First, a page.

How to Manage Your Blood Sugar When You Have Diabetes

For the nearly 50% of the population of the United States living with either diabetes or pre-diabetes, managing blood sugar levels forms an essential part of everyday routines. You might need to keep track of your numbers, or stick to a specific diet, to keep your blood sugar in a normal, non-harmful range.

At Morris Medical Center, Dareld R. Morris II, DO and his experienced and knowledgeable care team offer comprehensive support for patients living with diabetes and pre-diabetes from offices located in Fort Myers and LaBelle, Florida. Dr. Morris can diagnose your condition, and then works with you to put together your unique treatment plan.

With the right blood sugar management strategies, you can protect your health and wellness. And, if you have prediabetes, keeping your blood sugar under control can actually help you prevent the development of full-blown diabetes.

Healthier habits

For patients living with diabetes, weight loss isn’t just a matter of aesthetics. Losing weight through healthier diet and exercise habits is a key part of managing your blood sugar. If you can reduce your total body weight by just 7%, your risk of developing diabetes can go down by as much as 58%.

It’s important to watch your waistline in particular, as a measurement of more than 35 inches (88.9 cm) for women and more than 40 inches (101.6 cm) for men can be a problem related to increased insulin resistance and higher blood sugar levels.

When you exercise, your muscles use blood sugar for energy, effectively lowering your blood sugar levels. You can walk, run, bike, swim, lift weights, or even dance. Did you know that regular exercise can increase your insulin sensitivity, making it easier for your body to regulate your blood sugar levels?

Adjusting your diet

Your diet makes a big difference in your blood sugar levels. Watch out for carbs like bread or pasta, as carbs rapidly turn into sugars while digesting. Too many carbs is likely to make your blood sugar levels rise. A low-carb diet may be able to reduce your blood sugar levels, and keep your blood sugar from spiking irregularly.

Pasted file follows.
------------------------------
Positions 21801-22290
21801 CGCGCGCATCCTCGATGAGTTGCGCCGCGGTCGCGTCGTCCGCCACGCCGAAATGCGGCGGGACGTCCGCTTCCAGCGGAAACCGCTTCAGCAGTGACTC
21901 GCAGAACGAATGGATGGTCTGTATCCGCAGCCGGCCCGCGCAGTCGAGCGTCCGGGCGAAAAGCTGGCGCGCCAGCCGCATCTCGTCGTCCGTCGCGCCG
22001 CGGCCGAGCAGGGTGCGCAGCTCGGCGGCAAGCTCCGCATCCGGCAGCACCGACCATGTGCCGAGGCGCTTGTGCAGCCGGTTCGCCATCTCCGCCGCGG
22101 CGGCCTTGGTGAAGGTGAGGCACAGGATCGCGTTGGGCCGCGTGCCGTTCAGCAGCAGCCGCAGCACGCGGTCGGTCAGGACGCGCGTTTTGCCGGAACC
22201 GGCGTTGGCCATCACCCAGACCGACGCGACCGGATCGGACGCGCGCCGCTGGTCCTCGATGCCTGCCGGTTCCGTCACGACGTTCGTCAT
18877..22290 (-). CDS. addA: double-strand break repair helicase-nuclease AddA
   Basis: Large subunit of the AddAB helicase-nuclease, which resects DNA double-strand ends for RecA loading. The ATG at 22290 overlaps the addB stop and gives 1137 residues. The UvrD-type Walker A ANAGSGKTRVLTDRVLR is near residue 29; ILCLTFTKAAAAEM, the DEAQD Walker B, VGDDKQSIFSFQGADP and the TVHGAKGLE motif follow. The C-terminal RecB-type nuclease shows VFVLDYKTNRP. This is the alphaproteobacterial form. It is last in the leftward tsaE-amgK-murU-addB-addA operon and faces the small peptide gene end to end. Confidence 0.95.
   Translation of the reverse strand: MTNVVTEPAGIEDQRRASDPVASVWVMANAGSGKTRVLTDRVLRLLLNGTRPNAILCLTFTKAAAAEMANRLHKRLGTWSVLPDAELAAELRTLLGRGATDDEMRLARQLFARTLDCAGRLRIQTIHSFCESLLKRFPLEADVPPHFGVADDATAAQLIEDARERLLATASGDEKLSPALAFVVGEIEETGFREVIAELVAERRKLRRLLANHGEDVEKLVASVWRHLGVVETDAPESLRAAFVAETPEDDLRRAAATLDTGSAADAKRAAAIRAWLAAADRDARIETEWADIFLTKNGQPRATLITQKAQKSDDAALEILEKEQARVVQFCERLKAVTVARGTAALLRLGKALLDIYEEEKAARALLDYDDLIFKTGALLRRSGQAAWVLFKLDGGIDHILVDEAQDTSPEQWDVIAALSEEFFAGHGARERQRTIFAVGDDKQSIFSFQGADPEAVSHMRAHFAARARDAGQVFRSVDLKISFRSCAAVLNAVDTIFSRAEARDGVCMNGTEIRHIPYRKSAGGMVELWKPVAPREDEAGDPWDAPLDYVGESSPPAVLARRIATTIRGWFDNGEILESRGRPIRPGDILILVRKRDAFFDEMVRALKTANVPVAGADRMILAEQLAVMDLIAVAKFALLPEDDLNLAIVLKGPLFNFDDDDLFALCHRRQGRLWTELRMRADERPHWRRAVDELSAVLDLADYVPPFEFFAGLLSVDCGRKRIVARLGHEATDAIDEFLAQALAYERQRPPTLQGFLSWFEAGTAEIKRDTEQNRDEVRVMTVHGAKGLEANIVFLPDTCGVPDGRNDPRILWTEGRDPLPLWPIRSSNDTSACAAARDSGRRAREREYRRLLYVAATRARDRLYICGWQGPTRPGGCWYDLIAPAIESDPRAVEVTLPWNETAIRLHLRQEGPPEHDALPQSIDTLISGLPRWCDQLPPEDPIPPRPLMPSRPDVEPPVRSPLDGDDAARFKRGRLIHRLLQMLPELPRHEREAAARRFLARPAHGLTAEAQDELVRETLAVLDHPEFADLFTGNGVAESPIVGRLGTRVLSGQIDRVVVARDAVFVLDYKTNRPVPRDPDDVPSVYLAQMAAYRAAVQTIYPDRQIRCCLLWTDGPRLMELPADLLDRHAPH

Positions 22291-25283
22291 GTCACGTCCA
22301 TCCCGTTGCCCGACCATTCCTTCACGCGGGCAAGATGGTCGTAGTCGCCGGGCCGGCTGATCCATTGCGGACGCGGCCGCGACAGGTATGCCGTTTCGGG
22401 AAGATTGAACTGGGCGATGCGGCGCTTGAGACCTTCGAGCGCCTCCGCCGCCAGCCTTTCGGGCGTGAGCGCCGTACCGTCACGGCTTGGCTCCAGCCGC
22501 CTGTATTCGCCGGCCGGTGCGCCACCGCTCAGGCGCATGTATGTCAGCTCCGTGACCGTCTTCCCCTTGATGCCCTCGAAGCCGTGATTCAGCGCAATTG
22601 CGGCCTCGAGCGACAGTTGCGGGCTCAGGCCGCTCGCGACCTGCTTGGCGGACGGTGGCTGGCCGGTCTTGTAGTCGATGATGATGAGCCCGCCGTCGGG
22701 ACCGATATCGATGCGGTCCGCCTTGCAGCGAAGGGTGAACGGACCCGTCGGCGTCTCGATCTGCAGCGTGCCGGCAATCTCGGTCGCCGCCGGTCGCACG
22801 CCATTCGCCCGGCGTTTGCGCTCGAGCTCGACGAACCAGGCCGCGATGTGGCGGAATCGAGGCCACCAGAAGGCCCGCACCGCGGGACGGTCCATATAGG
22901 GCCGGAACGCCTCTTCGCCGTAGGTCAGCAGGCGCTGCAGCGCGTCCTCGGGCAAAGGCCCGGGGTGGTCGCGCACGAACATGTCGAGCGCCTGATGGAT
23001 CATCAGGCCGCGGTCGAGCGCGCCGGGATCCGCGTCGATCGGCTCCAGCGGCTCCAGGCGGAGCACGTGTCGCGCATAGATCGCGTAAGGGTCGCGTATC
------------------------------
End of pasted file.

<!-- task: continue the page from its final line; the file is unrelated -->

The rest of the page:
Choose foods that are rich in fiber, including legumes and whole grains, to slow the sugar absorption process. Soluble fiber in particular, present in foods like fruits and vegetables, can help to steady your blood sugar levels.

Dr. Morris can work with you on a medically supervised weight loss plan, complete with a personalized diet, help with portion control, and an exercise plan you can stick to. When you develop healthier habits, your blood sugar stabilizes, and overall stays closer to a healthy range.

Keeping track of your levels

Tracking your blood sugar levels helps you learn your patterns, and the best ways to respond to your blood sugar going out of healthy range. Dr. Morris recommends that you check your blood sugar levels daily, and record your history each time.

For patients living with diabetes, managing stress levels is also important. Too much stress can negatively affect your blood sugar levels due to the production of stress-related hormones like cortisol.

Try techniques like meditation to manage your stress, and don’t be afraid to reach out for support when you need it. Getting enough sleep at night can help with both your stress levels and your blood sugar levels, as well.

For the expert guidance you need to manage your blood sugar levels and diabetes or pre-diabetes, get in touch with Dr. Morris at Morris Medical Center today. You can schedule your appointment online, or call now to book your session with Dr. Morris and his team.

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